by Shezda Afrin
Indian fashion has outdone itself once again. All the glitz and glamour of Bollywood is due to the work of effortless designers and these very designers showcased not only their immense talents, but also introduced a crucial theme throughout Lakme Fashion Week Summer/Resort 2017. While the unique models walked the ramp, they brought with them a motive to break stereotypes and enforce inclusiveness in society, which is a continuation of the theme from last year. Lakme produced a unique hashtag this time, #TagFree, representing people who face adversity in society.
So, here are some ways in which the organizers and designers used fashion as a means to vocalize what are considered taboos in today’s Indian society:
[Read Related: Lakme Fashion Week Summer/Resort 2017 Wraps Up Day 3 in Style]
1. Deglamorizing gender roles:
Perhaps a primary concern in the desi society lays in the topic of gender roles: “You are a girl, do not dress like that, what would the aunties in the neighborhood say?!” Recently, even President Trump has made the notion, “dress like a woman”. Well, take a look at this—two models presented a new and modernized train of thought that we would all PREACH!
Petr Nikita, a Czech-Slovakian model, is someone who identifies with both sexes. She is seen flaunting a beautiful light pink dress by designer Amit GT, looking no less than a princess. Later on in the event, she was also seen showcasing the men’s line and that too, quite effortlessly.
[Petr Nikita. Photo courtesy: rediff.com.]
India also experienced it’s first-ever transgender model at Lakme Fashion Week this year. Anjali Lama was born in Nepal as a boy, Nabin Waiba. From battling with her identity as a child, Lama blossomed into someone she felt the most comfortable being. This model confidently posed on the runway in her outfit by GenNext. Not only was this a chance to represent herself, but also, it was an opportunity to become the quintessential example for the LGBT community across the world.
[Anjali Lama. Photo courtesy: NBC News.]
These efforts definitely deserve our standing ovation.
2. Blurring the gender lines.
Designer Narendra Kumar Ahmed added more to the theme of inclusiveness through blurring the gender lines. Maybe this is the right time to answer the questions about what is considered “ladylike” and what goes against the typical “lady look.” Ahmed’s collection is sure to bring some light to the serious issues people face in their daily lives. I REALLY wonder what Pammi Aunty has to say about this? Well, India seems to be taking a serious stance to change her opinion about gender discrimination, because look out!—here come the girls in suits! Now, now, aren’t we supposed to “dress like girls?”
[Blurring gender lines. Photo courtesy: femina.in.]
And how about the men—allow me to sigh in awe a bit—like Rahul Khanna? We observed flawless beauties like Nikita and Lama carry florals, and Ahmed’s suave showstopper, Khanna, was also seen donning florals (where’s the gender discrimination?). Pink and florals aren’t only for women, and blues are definitely no the hues for JUST males any longer. I think Khanna did just a good job rocking those florals as the other two ladies, wouldn’t you agree?
[Rahul Khanna. Photo courtesy: rediff.com.]
3. Embracing girl empowerment.
Taking the theme of breaking stereotypes and taboos that are unfortunately engrained in the Indian society a step further—Kranti NGO partnered up with designer Mandeep Nagi (Shades of India) to display girl empowerment on the ramp like never before. The NGO actively works with women from Mumbai’s red light areas and gives them a chance to be represented in society in a positive way; the girls involved were rehabilitated daughters of sex workers from those very areas. What is even more commendable is that these girls weren’t dressed in fancy, ramp-like, clothing from head to toe—they were shedding light on their stories in an appropriate and authentic manner. Kudos to the team for executing such thoughts!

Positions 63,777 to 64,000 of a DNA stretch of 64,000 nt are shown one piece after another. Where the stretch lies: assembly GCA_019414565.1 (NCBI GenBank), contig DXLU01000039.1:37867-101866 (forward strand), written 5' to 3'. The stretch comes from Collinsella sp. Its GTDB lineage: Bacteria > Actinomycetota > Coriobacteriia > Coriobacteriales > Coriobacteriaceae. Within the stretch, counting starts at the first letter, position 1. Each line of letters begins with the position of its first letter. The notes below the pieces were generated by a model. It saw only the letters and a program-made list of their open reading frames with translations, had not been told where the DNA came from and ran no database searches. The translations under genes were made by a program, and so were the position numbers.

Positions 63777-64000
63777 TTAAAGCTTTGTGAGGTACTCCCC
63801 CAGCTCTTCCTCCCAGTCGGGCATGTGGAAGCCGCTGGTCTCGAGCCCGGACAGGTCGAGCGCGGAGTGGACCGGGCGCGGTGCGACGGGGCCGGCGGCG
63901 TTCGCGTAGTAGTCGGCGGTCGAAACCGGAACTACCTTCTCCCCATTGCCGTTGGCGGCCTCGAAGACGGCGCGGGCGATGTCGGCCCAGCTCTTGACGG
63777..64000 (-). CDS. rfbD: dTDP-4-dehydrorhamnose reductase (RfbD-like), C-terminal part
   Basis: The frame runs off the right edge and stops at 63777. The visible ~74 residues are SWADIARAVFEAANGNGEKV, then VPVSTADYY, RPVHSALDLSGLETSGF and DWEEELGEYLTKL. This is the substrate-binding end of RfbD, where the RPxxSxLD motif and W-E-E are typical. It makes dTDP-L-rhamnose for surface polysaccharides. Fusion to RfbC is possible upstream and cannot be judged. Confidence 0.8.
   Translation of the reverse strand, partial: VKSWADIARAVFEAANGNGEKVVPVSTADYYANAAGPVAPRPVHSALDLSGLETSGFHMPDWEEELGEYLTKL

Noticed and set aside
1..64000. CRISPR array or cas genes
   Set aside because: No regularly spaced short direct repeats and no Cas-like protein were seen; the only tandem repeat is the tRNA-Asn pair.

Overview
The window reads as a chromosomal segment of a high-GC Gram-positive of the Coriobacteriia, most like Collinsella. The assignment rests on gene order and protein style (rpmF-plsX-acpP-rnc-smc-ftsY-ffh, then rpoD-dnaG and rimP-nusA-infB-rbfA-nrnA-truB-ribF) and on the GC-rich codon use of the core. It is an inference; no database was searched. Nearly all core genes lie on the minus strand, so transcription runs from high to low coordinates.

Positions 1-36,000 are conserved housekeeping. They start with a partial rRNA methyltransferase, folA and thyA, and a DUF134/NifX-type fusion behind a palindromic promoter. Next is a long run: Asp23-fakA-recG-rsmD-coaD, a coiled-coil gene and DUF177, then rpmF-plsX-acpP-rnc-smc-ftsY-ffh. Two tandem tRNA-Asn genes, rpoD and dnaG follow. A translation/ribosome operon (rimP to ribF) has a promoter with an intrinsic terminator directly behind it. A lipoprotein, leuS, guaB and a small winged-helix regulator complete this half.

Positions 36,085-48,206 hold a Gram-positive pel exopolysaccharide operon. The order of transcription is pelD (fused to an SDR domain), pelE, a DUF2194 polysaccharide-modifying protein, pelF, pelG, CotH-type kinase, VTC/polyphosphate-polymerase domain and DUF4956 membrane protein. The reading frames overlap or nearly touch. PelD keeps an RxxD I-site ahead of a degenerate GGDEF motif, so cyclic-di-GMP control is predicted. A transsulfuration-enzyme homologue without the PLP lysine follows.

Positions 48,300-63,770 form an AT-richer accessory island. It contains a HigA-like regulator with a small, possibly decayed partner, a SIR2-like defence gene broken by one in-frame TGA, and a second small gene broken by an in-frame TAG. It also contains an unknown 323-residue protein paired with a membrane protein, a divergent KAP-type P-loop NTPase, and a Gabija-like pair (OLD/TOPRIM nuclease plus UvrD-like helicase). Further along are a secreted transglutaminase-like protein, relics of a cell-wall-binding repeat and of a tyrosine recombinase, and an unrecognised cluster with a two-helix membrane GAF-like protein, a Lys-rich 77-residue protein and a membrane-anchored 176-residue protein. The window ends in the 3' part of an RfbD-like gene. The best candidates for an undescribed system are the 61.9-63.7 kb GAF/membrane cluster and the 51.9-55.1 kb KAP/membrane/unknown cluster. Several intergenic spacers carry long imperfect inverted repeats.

[Mandeep Nagi promotes girl empowerment in her recent show at LKW in the most authentic manner. Photo courtesy: news18.com.]
4. Artisans from Kutch
Going along with the moral of including members of society, the Dharavi project did not fail to amaze. In collaboration with designer Jay Ramrakhiani, artisan MD Ismail Ansari brought his talent to the limelight—#FashionFunda. Other artisans from Kutch were also represented as designers and they proved to be no less than the premiere designers often at the forefront of the Indian fashion game.
[Meet the artisans of Kutch. Photos courtesy: theluxurychronicle.com.]
Glitz, glamour, and various detailed designs with splashes of several color combinations are what makes Indian fashion pop! And these elements, plus more, never cease to leave me dumbfounded during LFW. This season, among other top world class designers, these models and creatives made an active effort to use this platform to share stories of individuals that empower others to change an opinionated society. This is called progress and certainly a matter of great pride, not only for fashionistas, but for everyone who wants his/her voice to be heard! Honestly, what can’t fashion express?!
Until the next LKW, let’s delve in all that Lakme Fashion Week Summer/Resort 2017 has given us to rejoice in—an active effort to promote inclusivity and all the feels of India integrating into the global fashion scene.
Shezda Afrin is a college sophomore from Pennsylvania studying on the Pre-Med track, with a focus in Public Health and Writing/Publishing. She loves to travel with her family and witness different cultures. You will probably find her spending her Friday nights watching Bollywood movies with a plate of mini samosas in hand. She hopes to highlight the many talents of our South Asian youth in America through Brown Girl.